Speaking on the sidelines of the two sessions, Jin Zhuanglong, minister of industry and information technology, the country's top industry regulator, said that though challenges exist, China has confidence in the steady recovery of its huge industrial economy.
He added that China will make more efforts to speed up the transformation of traditional industries — which play a vital role in building a modern industrial system — and move the manufacturing sector toward higher-end, smarter and greener production.
Rajat Agarwal, president of Henkel Greater China, said, "China's focus on sustainable growth and industrial modernization presents opportunities for multinational companies like Henkel to foster innovation and sustainability."
According to Agarwal, the German company's new inspiration center is under construction in Shanghai with an investment of 500 million yuan. When completed, it will be the second-largest Henkel facility of its kind in the world.
The new center, coupled with its first application engineering center in South China, which opened last year, will further enable the company to accelerate the speed and depth of its innovations in China for China, he added.
Schott, a German producer of specialty glass and supplier of pharmaceutical packaging, also plans to expand production in China. It has increased its investment budget in the country for the fiscal year 2023 to 55 million euros ($58 million). "China is one of the fastest-growing countries with record-breaking financial results and it remains a focus market for future growth," Frank Heinricht, Schott's CEO, said.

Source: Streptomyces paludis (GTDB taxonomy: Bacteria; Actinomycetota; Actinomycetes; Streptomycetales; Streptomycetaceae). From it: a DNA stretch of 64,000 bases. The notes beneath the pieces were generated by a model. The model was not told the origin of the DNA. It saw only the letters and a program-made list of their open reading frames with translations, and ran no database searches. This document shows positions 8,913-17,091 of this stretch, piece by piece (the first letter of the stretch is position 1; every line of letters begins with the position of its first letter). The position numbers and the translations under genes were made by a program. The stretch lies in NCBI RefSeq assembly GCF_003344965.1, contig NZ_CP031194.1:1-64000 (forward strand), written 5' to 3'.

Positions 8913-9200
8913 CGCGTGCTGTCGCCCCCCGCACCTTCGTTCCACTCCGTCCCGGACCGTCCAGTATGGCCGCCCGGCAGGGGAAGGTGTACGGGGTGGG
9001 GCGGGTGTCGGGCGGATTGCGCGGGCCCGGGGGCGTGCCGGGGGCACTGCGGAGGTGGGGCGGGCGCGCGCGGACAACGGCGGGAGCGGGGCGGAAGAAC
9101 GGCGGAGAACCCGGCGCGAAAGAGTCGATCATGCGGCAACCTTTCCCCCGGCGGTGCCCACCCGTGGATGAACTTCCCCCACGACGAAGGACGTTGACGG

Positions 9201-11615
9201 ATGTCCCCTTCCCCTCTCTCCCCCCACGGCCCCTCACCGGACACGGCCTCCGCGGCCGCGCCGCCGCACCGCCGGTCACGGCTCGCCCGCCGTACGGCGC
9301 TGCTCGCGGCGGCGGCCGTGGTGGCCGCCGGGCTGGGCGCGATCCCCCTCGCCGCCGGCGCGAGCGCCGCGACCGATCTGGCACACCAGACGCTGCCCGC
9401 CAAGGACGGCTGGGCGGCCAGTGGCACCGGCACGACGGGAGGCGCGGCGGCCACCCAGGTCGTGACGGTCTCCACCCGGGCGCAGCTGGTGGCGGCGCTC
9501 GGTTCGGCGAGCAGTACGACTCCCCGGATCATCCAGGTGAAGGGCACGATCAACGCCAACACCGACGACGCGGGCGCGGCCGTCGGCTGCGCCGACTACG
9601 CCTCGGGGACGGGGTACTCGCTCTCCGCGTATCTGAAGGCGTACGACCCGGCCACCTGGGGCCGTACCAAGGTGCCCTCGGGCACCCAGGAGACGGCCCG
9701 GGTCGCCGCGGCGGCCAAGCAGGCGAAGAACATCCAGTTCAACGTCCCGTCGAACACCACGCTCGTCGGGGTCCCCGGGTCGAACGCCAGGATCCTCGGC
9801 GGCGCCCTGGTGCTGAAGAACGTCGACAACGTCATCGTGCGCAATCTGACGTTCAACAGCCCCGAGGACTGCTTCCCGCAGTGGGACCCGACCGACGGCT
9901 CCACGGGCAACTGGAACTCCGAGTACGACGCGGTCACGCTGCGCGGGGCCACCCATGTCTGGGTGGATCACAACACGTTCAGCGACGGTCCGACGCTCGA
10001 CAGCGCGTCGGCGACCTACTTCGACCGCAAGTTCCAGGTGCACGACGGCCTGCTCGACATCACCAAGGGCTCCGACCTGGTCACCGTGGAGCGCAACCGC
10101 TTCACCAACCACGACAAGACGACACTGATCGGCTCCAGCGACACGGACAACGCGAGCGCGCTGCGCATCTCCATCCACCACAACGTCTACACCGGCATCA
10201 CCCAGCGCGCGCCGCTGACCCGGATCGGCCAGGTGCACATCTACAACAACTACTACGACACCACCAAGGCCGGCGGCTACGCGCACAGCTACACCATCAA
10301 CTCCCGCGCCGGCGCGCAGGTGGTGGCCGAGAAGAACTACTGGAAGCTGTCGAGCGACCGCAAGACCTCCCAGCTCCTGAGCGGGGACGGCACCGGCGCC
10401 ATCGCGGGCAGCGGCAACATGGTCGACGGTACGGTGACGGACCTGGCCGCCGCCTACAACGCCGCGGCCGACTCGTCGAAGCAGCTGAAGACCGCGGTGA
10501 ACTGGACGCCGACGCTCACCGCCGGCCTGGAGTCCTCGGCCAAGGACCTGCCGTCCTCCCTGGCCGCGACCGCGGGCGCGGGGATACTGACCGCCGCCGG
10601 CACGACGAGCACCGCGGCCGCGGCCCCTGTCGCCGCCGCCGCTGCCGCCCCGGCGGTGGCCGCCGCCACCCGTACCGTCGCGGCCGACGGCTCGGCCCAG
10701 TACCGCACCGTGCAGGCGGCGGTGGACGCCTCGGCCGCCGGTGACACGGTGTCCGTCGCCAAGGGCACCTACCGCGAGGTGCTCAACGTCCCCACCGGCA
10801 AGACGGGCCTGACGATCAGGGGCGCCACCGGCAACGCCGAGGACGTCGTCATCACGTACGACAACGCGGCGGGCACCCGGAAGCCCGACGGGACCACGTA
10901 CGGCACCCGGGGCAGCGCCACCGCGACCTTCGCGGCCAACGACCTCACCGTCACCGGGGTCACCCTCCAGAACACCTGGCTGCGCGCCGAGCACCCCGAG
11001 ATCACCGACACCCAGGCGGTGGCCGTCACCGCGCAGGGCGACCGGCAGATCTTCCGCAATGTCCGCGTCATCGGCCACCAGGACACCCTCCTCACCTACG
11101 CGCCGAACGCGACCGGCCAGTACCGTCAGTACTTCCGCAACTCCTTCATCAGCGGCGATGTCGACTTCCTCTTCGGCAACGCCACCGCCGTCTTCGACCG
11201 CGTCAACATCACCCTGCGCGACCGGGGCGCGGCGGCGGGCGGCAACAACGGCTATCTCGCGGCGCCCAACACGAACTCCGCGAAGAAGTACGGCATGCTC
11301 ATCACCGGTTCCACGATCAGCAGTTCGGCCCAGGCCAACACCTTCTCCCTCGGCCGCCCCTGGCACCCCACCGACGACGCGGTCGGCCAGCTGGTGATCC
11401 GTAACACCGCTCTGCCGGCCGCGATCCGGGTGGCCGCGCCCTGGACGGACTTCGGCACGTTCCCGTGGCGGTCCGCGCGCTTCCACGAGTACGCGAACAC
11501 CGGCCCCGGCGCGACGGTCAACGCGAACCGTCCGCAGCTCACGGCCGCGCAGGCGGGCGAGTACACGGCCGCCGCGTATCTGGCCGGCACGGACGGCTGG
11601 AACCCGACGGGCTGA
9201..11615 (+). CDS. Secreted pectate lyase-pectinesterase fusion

Denis Depoux, global managing director of consultancy Roland Berger, said that with the optimized COVID-19 containment measures, the winter of 2022-23 has to a certain extent seen "a replay of the 2021 situation when China's supply chain supported the economic recovery in Europe and in the US because of its flexibility and availability".
China's industrial and supply chains have improved significantly, as domestic and foreign companies invested heavily in modernizing their local production systems, Depoux said.
According to the Ministry of Industry and Information Technology, China ranks first globally in terms of output for more than 40 percent of the world's 500 major industrial products.
Moreover, about 570 Chinese industrial companies are among the world's top 2,500 in terms of research and development investment, boosting their ability to support supply chains, the ministry said.